However, if a CE-marked device is made available by an importer via importation from a third country, which is what Article 16 suggests it is supporting, the importer would have to make changes to a device of a character that would more or less put them in the role of the manufacturer. This means that Article 16 is intended to allow for placing on the Union Market of medical devices from outside the Union Market, under the condition the device is already placed on the Union Market.
This looks like a Catch 22. The Article 16(4) certificate does not resolve this issue, because this only applies – I do repeat this condition of Article 16(2) – in case a device is already placed on the market. It would help if Article 16 were to be changed to mend this issue, or at least if the MDCG would issue guidance that would help to interpret this conflict in Article 16 in such a way that importers can actually perform these activities.
UDI – bending the rules, Brussel’s style
If a company puts a device into a new packaging, there must be a UDI on the new outer packaging to ensure identification and traceability during distribution. However, there is Annex VI, Part C, Section 2.3, that says: ‘Only the manufacturer may place the UDI on the device or its packaging’. Note that this is not about assigning the UDI to the device, which would make perfect sense to be a manufacturer’s responsibility. This would make repackaging by others than the manufacturer, or outsourced by the manufacturer, impossible. This too is related to the different universes of medical devices and medicinal products, because a medicinal product importer can make changes to the packaging, including adding identification codes required in a particular Member State.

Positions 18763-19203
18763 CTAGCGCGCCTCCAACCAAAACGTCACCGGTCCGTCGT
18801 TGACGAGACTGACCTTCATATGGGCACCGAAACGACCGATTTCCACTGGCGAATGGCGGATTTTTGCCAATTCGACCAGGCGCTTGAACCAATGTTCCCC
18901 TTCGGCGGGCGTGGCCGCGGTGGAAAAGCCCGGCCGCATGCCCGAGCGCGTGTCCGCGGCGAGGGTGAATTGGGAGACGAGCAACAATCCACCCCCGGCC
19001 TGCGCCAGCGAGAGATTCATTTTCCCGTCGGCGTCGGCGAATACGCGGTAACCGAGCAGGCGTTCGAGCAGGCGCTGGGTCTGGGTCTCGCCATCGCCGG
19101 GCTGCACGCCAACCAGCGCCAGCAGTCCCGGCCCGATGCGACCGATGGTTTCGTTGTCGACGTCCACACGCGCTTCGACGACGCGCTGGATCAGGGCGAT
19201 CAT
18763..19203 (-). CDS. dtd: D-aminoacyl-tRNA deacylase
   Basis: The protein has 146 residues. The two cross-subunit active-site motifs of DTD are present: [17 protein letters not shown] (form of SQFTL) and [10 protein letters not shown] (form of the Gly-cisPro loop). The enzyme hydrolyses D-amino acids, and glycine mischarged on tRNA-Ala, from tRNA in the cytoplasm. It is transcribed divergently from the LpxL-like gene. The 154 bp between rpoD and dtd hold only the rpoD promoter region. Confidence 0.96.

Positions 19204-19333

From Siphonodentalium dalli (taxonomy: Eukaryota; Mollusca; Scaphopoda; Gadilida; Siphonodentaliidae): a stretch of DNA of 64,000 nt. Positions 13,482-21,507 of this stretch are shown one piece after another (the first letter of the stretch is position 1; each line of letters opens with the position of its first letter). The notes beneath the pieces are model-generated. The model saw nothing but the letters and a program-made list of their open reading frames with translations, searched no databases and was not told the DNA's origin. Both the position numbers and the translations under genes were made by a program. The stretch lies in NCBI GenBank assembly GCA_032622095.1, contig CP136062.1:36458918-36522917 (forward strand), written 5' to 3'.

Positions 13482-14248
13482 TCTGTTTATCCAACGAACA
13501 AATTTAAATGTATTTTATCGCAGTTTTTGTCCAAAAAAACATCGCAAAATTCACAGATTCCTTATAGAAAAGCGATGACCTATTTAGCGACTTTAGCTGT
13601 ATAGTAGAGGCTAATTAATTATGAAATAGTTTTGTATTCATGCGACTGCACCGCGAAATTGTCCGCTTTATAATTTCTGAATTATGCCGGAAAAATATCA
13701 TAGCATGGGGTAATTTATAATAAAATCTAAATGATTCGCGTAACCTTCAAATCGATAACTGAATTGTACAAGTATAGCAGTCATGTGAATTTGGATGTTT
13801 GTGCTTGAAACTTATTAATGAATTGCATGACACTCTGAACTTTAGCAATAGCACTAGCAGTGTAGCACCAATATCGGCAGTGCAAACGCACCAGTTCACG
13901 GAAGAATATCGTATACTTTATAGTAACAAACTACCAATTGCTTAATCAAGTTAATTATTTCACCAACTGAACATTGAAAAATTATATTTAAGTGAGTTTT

When asked, a European Commission representative explained that the UDI can be added to the packaging or the label by a third party and outside the responsibility of the manufacturer, if certified by a notified body according to Article 16(4). This would indeed make sense, as the certification ensures a minimal level of compliance and scrutiny on this process. However, it is not in compliance with the MDR, Annex VI. Obviously, it would be great if the MDCG would at least issue guidance supporting this practical approach. It would of course be better if application of the UDI would explicitly be addressed in Article 16.
Legacy devices – the ‘no rules land’ between jurisdictions
MDCG guidance 2021-25 on legacy devices sets out that Article 16 does not apply for legacy devices. Under the MDD Article 16 was covered more or less by the definition of the manufacturer, where someone changing the intended purpose, packaging and/or user information would become the legal manufacturer, unless this was done under the responsibility of the original manufacturer. As can be seen from the Servopax case, this was not perfect and not what the authorities wanted, but at least there was a rule about it. MDR Article 16 says about the same, but it is stricter on its definitions and it adds the certificate. In general the MDD solution already worked quite well. As a consequence of MDCG Guidance 2021-25 on legacy medical devices Article 16 does not apply for legacy devices.